US conducts counter-terrorism drills in West Africa

Lazy eyes listen


A two-week counter-terrorism exercise led by the United States that brought together over 400 soldiers from across West Africa with the goal of combating extremist violence in the region has concluded in Ghana. According to the US military trainers in charge of the drills, the platform was also used to push the region’s nations to rely on one another rather than on non-Western powers.

Military personnel from Ivory Coast, Ghana, and Nigeria participated in the ‘Flintlock’ exercises, which concluded on March 15. Soldiers learned how to use motorcycles to counter jihadist insurgent attacks during the maritime and cross-border drills.

“You have governments that have so many problems that they start reaching out to other malign actors who are perhaps more exploitative of the resources in those countries,” said Colonel Robert Zyla of the US Special Operations Command Africa to Reuters.

This comes as anti-French sentiment grows in Mali and Burkina Faso, where demands have been made for the complete withdrawal of French military forces as former colonial powers’ influence fades.

Meanwhile, the West is concerned about Russia’s growing influence in Africa, particularly its military ties with Burkina Faso and Mali, as the Sahel region struggles to control the rising security threats posed by Jihadist groups, which have killed thousands and displaced millions.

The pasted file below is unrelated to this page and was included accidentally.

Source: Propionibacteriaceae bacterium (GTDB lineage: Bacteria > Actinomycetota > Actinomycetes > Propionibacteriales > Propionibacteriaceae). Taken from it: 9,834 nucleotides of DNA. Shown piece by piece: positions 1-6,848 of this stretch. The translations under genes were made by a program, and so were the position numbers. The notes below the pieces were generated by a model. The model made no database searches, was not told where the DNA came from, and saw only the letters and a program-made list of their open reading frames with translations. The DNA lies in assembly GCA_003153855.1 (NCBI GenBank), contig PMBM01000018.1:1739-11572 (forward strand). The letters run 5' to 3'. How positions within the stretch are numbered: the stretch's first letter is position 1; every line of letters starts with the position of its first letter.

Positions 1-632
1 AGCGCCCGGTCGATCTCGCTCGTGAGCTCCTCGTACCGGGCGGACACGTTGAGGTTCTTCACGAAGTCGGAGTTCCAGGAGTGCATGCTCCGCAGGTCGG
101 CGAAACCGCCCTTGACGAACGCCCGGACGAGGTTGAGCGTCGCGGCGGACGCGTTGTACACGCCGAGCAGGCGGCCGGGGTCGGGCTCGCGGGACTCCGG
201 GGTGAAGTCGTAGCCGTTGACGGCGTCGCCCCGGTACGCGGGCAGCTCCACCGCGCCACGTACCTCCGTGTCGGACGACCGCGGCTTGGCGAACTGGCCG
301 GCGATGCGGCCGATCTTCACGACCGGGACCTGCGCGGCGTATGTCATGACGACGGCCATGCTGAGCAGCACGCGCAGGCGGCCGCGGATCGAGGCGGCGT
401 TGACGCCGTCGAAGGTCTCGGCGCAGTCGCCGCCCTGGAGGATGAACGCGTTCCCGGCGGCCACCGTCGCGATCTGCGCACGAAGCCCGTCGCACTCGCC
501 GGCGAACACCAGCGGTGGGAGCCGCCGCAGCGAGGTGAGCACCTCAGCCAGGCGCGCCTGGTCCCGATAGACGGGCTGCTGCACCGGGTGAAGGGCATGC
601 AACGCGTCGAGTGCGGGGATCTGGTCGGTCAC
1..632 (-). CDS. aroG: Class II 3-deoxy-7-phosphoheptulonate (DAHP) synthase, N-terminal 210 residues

“You only need to look at what’s going on in the Central African Republic or elsewhere to see that the Russian project that’s going on there, when France is pushed aside, is a project of predation,” Macron said last year.

Meanwhile, despite Western criticism, junta-ruled Burkina Faso and Mali continue to strengthen diplomatic ties with Russia, with Moscow donating Soviet-era military equipment to the former French colonies.

Top Russian lawmaker Sukhoi Su-25 attack planes and Czech-designed Albatros L-39 bombers were delivered to Mali in January of this year to bolster the country’s efforts in countering the jihadist insurgency that has plagued the West African nation since 2012. Russia and Burkina Faso have also agreed to cooperate militarily and technologically.

At the same time, the US has expressed concerns about China establishing a naval base in West Africa, with General Michael Langley, head of US Africa Command, insisting at a recent hearing that a Chinese naval facility would provide Beijing with a “advantage” over Washington